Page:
Television: Licensing

Justice written question – answered on 30th March 2010.

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Photo of Sir David Amess Sir David Amess Conservative, Southend West

To ask the Secretary of State for Justice how many persons were (a) prosecuted and (b) convicted of offences related to failure to purchase a television licence in each year since 1997.

Photo of Claire Ward Claire Ward Parliamentary Under-Secretary, Ministry of Justice

The number of persons proceeded against at magistrates courts and found guilty at all courts for TV licence evasion in England and Wales 1997 to 2008 (latest available) can be viewed in the table.

Court data for 2009 are planned for publication in the autumn, 2010.

Number of persons p roceeded against at magistrates courts and found guilty at all courts for television licence evasion( 1, 2) , England and Wales, 1997 to 2008( 3, 4)
1997 1998 1999 2000( 5) 2001 2002 2003 2004 2005 2006 2007 2008( 6)
Proceeded against 92,728 96,616 68,778 120,626 96,471 110,160 93,897 106,435 122,923 130,019 135,508 134,518
Found guilty 76,984 76,605 55,813 105,318 83,739 96,589 79,856 89,240 104,930 115,470 120,874 120,785
(1) For 1997 to 2007 as well as television licence evasion, these data include proceedings for summary offences under the Wireless Telegraphy Act 1949 to 1967.

(2) For 2007 and 2008 these figures relate to the offence Television Licence evasion - Communications Act 2003.

(3) The figures given in the table relate to persons for whom these offences were the principal offences for which they were dealt with. When a defendant has been found guilty of two or more offences it is the offence for which the heaviest penalty is imposed. Where the same disposal is imposed for two or more offences, the offence selected is the offence for which the statutory maximum penalty is the most severe.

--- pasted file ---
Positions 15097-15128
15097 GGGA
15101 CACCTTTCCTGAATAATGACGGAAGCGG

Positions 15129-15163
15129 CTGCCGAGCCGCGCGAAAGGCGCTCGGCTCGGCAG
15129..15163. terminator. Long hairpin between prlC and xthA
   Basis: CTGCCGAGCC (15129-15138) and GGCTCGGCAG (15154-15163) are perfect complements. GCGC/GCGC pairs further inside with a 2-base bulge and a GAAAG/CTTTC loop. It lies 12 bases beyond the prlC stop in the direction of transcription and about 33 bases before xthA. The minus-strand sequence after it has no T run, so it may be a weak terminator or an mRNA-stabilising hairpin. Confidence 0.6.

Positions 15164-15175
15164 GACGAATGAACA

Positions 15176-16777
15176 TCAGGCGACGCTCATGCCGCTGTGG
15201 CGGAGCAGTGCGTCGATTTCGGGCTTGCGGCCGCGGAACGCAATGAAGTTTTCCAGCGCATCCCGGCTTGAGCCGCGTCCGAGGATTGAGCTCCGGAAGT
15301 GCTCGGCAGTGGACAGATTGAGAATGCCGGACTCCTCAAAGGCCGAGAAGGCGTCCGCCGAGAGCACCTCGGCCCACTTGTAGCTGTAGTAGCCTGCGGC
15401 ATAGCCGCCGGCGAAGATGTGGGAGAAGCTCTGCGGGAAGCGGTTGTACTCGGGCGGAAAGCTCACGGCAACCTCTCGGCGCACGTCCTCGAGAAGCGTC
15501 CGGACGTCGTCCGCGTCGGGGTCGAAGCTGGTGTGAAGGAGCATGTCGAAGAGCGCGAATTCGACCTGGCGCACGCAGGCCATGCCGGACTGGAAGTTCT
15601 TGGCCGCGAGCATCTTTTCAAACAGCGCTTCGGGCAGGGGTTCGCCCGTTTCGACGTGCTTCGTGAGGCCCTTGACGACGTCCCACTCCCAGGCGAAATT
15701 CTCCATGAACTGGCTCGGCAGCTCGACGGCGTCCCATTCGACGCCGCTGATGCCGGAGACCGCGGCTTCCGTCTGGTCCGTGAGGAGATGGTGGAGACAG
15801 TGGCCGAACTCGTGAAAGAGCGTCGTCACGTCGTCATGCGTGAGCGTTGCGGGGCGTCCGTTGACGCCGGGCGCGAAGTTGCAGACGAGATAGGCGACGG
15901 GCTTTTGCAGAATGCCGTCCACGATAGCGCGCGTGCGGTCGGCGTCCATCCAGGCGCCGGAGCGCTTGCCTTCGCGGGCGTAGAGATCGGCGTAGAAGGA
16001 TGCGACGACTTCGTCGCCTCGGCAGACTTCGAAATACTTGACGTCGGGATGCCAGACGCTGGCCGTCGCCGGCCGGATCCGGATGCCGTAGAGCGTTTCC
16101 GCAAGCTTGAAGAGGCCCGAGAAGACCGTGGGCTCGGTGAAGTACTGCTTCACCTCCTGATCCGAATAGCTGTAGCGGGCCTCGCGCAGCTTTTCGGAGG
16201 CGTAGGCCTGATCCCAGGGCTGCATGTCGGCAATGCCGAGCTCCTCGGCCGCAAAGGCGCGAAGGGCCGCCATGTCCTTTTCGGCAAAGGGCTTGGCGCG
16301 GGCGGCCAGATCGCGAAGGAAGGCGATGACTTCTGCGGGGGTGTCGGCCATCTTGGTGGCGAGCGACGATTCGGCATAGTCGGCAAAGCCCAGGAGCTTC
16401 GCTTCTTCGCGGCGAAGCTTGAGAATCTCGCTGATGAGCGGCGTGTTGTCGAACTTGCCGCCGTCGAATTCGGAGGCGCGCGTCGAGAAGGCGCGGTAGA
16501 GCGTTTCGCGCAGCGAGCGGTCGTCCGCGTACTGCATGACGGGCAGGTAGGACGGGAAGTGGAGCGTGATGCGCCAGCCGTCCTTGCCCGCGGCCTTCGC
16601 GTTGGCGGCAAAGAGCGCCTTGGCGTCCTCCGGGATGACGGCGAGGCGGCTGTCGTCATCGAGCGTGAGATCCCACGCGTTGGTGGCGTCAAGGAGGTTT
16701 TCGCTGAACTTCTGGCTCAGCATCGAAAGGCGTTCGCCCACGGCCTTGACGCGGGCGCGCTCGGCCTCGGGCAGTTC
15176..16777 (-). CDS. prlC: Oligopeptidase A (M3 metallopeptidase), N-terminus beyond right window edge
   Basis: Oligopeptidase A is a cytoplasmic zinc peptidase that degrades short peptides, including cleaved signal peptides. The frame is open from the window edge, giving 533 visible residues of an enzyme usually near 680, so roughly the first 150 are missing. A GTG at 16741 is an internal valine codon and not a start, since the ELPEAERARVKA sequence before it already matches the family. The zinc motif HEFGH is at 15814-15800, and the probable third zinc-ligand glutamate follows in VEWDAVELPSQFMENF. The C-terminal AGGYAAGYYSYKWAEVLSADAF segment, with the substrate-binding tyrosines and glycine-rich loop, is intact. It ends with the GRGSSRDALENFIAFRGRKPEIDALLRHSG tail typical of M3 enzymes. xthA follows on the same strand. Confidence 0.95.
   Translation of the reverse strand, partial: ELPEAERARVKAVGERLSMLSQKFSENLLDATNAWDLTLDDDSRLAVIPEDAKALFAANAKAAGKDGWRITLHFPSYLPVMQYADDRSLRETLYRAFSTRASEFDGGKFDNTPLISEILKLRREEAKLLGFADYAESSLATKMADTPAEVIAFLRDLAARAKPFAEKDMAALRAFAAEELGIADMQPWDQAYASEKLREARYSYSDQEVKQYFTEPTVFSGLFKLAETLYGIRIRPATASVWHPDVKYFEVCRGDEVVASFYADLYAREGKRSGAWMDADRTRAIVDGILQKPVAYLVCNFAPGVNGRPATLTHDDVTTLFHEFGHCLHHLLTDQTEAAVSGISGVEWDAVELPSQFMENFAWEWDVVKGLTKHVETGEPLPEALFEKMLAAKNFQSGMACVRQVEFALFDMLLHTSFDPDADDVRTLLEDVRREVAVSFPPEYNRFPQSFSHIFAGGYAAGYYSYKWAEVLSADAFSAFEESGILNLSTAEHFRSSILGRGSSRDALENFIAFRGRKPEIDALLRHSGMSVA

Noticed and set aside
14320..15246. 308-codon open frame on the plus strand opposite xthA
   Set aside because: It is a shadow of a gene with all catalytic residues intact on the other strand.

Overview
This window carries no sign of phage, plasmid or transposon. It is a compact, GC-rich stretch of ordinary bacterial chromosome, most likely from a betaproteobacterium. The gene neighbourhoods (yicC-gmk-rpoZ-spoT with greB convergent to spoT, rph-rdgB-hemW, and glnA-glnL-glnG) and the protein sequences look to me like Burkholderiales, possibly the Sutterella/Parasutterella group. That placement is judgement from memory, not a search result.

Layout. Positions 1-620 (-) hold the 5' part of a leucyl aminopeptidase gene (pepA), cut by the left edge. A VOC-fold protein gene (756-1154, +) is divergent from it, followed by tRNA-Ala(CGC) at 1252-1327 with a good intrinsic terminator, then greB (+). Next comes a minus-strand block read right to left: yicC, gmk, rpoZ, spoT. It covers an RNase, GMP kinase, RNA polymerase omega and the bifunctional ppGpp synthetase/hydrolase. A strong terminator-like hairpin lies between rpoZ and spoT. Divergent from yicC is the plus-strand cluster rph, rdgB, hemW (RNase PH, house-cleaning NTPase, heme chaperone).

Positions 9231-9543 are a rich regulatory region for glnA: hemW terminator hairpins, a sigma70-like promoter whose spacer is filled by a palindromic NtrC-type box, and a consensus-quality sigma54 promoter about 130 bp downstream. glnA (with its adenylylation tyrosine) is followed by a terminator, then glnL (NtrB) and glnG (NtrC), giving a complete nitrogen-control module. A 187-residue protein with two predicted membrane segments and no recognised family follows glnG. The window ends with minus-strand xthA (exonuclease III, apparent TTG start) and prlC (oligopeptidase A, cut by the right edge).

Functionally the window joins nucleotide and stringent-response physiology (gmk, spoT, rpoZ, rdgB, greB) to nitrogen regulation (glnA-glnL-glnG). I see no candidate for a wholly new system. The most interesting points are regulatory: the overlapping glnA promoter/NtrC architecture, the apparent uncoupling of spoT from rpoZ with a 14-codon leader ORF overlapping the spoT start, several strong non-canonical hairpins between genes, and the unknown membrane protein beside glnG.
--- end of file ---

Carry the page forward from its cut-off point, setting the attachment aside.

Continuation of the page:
(4) Every effort is made to ensure that the figures presented are accurate and complete. However, it is important to note that these data have been extracted from large administrative data systems generated by the courts and police forces. As a consequence, care should be taken to ensure data collection processes and their inevitable limitations are taken into account when those data are used.

(5) Staffordshire police force were only able to submit sample data for persons proceeded against and convicted in the magistrates' courts for the year 2000. Although sufficient to estimate higher orders of data, these data are not robust enough at a detailed level and have been excluded from the table.

(6) Excludes data for Cardiff magistrates' court for April, July, and August 2008.

Note:

Wireless Telegraphy Act offences (mainly television licence evasion) prosecutions increased by 75 per cent from 1999 to 2000. These figures fluctuate from year to year depending on the level and manner of enforcement by the licensing authorities. The increase in prosecutions in 2000 was largely due to changes in visiting practices so that enforcement visits to households took place at times when TV was more likely to be watched.

Source:

Justice Statistics Analytical Services in the Ministry of Justice

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